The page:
This Safety Stand Down Day, review the training materials provided to new operators, and incorporate additional steps where any safety procedure may seem unclear. Equipping both new employees and experienced employees with the tools they need to succeed will create a safer, more productive environment year-round.

    Volvo Construction Equipment. This is the second in a series of blogs related to ISRI’s Safety Stand-Down Day on June 15.

    2 Comments
  • Top Practices for Safety In and Around Mobile Equipment

    Jun 10, 2016

    Caterpillar Inc. is a long-time supporter of ISRI initiatives, especially those pertaining to the safety of the people who work in and with the Scrap Recycling industry.  Below are some best practices for mobile equipment safety:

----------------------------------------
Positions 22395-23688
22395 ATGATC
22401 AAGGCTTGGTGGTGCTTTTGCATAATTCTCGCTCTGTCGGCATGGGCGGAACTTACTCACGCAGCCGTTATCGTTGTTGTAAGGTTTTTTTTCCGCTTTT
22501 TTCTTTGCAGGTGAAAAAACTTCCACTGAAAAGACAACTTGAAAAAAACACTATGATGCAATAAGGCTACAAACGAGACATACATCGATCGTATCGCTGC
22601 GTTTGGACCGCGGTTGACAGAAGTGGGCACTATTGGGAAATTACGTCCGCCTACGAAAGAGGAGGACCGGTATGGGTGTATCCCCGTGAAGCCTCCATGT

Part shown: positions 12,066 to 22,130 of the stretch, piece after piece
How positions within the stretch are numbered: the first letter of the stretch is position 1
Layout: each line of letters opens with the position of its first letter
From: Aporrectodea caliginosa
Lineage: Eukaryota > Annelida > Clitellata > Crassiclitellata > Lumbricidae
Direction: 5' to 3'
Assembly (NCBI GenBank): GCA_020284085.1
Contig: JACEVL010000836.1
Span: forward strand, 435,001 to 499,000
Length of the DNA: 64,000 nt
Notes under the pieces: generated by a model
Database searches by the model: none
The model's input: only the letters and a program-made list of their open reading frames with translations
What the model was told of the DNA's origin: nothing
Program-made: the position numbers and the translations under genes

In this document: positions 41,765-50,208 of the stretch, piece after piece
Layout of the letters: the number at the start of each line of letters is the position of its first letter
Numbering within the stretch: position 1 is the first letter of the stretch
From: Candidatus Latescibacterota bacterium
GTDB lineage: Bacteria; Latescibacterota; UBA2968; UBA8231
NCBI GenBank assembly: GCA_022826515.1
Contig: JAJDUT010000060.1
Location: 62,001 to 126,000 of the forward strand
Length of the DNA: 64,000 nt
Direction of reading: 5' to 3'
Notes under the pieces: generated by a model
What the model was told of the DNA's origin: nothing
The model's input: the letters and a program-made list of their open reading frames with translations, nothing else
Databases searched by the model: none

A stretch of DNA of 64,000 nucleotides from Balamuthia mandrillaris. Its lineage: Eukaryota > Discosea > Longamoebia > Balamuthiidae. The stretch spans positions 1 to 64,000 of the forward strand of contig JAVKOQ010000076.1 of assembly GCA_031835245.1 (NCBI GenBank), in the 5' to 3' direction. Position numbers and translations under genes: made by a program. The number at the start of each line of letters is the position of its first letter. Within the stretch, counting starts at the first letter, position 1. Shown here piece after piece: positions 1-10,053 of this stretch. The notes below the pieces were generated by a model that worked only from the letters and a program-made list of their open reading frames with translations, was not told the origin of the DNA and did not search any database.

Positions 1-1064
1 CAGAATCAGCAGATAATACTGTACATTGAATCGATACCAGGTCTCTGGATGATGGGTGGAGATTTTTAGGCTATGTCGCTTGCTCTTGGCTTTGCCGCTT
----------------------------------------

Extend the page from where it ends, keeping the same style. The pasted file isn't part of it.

Speed and Traffic

    • Observe all posted speed limits and traffic patterns on entrance and haulage roads.Report speed infractions immediately.
    • Reduce speed when weather or road conditions increase hazards.
    • Yield to large trucks or loaders, especially when loaded.
    • Be sure other drivers and operators are aware of you.Use flashing lights, hand signals, or radio equipment to communicate, and do not attempt to pass until you have received confirmation.
    • Do not follow other equipment too closely.
    • Never park a vehicle in a high-traffic or congested area.

    Operation

    • Inspect any vehicle or piece of equipment for safety defects before operation it.Conduct pre-operation exams and complete an operator’s report after every shift.
    • Do not operate a machine that is in an unsafe condition or is not equipped with a fire extinguisher.
    • Always wear your seatbelt in any vehicle or piece of equipment.If a seatbelt is damaged or does not work, report it immediately.